The Self Evident App will be suspended from 21st November.
Since its launch in 2013, Self Evident has been the only app that enables victims and witnesses to report crime, record statements and send evidence to the police. Though the App provides a public service, save for its hate crime pilots in London and Sussex no public funds have contributed to the costs of this free service. For the reasons explained below, the costs of developing and running the App have been met by its workers, a handful of individual investors and some small grants from enlightened charities.
Following keen support from frontline and senior police officers and a glowing report from the Met’s Continuous Policing Improvement Command, it seemed in January 2018 that the Met Police would adopt and promote the Self Evident App to help it to catch criminals, support vulnerable victims, engage witnesses and free up officers’ time. Unfortunately, in the face of continued opposition from its Public Access Board, the Met told us last month it was going to discontinue use of the App. Regrettably this leaves us with no option but to suspend the service as we cannot raise the private funds to continue to run it.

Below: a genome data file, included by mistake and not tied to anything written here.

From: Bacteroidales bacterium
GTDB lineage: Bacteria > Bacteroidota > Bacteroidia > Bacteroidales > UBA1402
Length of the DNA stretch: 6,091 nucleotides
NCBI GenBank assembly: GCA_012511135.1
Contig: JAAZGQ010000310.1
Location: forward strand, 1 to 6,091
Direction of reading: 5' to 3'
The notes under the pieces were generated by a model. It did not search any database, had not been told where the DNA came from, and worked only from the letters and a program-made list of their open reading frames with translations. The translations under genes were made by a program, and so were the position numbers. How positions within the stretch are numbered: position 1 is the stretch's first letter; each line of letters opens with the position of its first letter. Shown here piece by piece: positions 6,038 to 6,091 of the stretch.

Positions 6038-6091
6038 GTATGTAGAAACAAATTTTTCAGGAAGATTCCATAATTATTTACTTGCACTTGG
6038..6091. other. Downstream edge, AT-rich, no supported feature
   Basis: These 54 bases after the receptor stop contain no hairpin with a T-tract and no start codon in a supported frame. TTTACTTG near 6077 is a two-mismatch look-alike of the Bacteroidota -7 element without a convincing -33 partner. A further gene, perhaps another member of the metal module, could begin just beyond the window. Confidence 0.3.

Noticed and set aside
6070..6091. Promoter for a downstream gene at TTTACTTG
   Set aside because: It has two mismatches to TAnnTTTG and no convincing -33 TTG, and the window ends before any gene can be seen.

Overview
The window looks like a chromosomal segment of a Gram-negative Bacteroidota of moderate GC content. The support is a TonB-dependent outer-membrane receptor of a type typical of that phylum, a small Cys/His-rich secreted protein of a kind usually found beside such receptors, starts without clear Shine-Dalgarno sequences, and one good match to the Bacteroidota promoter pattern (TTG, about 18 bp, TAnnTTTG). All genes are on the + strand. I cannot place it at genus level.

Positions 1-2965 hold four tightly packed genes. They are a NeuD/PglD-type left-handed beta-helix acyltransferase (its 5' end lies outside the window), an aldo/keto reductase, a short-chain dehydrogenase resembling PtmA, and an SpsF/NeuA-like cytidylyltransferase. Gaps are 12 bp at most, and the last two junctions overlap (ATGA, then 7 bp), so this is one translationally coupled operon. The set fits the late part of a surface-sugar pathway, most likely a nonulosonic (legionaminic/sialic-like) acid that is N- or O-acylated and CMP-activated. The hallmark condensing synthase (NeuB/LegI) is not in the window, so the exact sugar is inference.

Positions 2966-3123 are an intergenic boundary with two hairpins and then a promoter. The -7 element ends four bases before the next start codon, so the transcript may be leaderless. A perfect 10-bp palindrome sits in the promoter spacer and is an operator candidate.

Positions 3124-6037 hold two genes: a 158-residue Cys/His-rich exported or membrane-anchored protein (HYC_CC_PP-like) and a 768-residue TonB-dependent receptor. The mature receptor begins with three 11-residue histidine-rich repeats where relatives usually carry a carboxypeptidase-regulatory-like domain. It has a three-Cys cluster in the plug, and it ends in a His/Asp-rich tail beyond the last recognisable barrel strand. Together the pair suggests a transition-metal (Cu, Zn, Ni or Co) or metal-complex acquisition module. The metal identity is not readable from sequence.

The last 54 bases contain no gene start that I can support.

Four of the consequences of the App’s suspension are
- Victims and witnesses will no longer be able to send the police photo and video evidence, something Theresa May called on police chief officers to enable in January 2016;
- Nearly one third of App users say they would not have reported the crime without the App;
- Frontline officers will be deprived of a tool they value and which in London alone would free up over 100 officers a year; and
- Victims and witnesses reporting crime digitally will now have to use an online form that takes 20 minutes to complete. This will particularly disadvantage the young and the poor many of whom can only go online using a smartphone.
As of now the App, which has never been promoted by the police, has:
- 27,000 registered users
- delivered over 3,500 crime reports to the police, including reports of gun crime, child abuse and terrorism
- provided the police with 5,000 items of digital evidence - photos, videos, audio
- a unique validation feature which makes App captured evidence ‘good to go’ for prosecutions in the words of the Crown Prosecution Service
- secured convictions in court based on app-captured evidence
To help people understand this decision, the Briefing here sets out the reasons the Met has given us. The Briefing includes exchanges with Met Commissioner Cressida Dick and with Deputy Asst. Commissioner Mark Simmons whom she asked to review the Met’s initial decision that it saw no use for Londoners using apps to report crime or send the police evidence.
A savings paper we produced estimated that if the Met made use of the App it could free up over 137 front line officers every year and save £4m annually. After the Met reviewed the paper, we were told we had overstated some savings and understated others, so acknowledging that the App could make substantial efficiency and other savings. Despite our requests, the Met has not released its review of the savings that the App will unlock.